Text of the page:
Elder Abuse

Elder abuse is the mistreatment of a person age 65 or older or a dependent adult, usually by someone who
has a special relationship with the person (a spouse, sibling, child, friend, or caregiver). Domestic elder abuse occurs in the home of the victim or caregiver; institutional abuse occurs in residential facilities for older people such as nursing homes.

  • Physical abuse is when physical force results in bodily injury, pain, or impairment. Signs include unexplained bruises or bone fractures, broken eyeglasses, rope burns, and overdose or underutilization
    of prescribed drugs. Usually the caregiver who’s inflicting abuse refuses to allow visitors to see the older person alone.
  • Sexual abuse occurs when someone has non-consensual sexual contact with an elderly person. Signs include bruises around private areas or unexplained disease or infection of the genitals.
  • Emotional abuse is the infliction of anguish, pain, or distress through verbal or nonverbal acts. Signs include extreme agitation or withdrawal with the elder person exhibiting unusual behavior—sucking, biting, or rocking that’s attributed to dementia.
  • Financial or material abuse is illegal or improper use of an elder person’s funds, property, or assets. Signs include sudden changes in an older person’s bank account or banking practices (unexplained or unauthorized withdrawals of large sums of money by a person accompanying the elder, the inclusion of additional names on an elder’s bank signature card, etc.), abrupt changes in a will or other financial documents, unexplained disappearances of funds or valuable possessions, substandard care provided despite adequate resources, or discovery of an elder person’s signature being forged for financial transactions or for the titles of his or her possessions.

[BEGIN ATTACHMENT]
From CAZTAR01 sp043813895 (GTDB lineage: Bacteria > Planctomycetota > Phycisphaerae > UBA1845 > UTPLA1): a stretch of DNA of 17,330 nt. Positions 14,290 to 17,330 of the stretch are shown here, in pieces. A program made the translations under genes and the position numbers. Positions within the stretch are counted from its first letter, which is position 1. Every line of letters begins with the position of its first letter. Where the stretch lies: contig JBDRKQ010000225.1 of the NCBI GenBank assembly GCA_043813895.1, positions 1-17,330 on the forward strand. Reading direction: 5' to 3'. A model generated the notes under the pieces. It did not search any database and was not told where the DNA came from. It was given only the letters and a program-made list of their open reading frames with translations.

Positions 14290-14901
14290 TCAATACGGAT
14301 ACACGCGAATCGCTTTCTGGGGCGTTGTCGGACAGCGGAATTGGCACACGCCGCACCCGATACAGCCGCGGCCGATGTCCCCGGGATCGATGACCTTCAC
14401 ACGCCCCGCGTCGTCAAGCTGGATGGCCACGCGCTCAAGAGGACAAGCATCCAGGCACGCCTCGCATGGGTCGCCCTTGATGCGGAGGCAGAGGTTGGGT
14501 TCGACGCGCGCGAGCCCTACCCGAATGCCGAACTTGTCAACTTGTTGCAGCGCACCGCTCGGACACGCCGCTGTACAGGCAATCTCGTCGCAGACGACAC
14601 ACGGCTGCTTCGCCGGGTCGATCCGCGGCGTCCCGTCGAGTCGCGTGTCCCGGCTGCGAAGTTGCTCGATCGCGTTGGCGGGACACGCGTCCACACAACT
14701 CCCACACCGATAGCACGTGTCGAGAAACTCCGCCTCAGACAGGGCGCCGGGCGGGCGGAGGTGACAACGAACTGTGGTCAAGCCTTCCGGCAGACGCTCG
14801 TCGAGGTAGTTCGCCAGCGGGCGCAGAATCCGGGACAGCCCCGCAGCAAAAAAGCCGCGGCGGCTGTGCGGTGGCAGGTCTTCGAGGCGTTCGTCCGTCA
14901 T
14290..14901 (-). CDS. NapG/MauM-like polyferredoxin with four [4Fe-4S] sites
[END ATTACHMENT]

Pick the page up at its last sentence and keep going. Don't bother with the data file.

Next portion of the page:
• Neglect is the refusal or failure to fulfill any part of a person’s obligations or duties to an elderly person. Signs include dehydration, malnutrition, untreated bed sores, poor personal hygiene, and unsafe or
    unsanitary living conditions.
  • Abandonment is the desertion of an elderly person by an individual who has physical custody or has assumed responsibility for providing care. Abandonment can occur anywhere—at a hospital, shopping center, or other location.
  • Self-neglect is behavior of an elderly person that threatens his or her health or safety.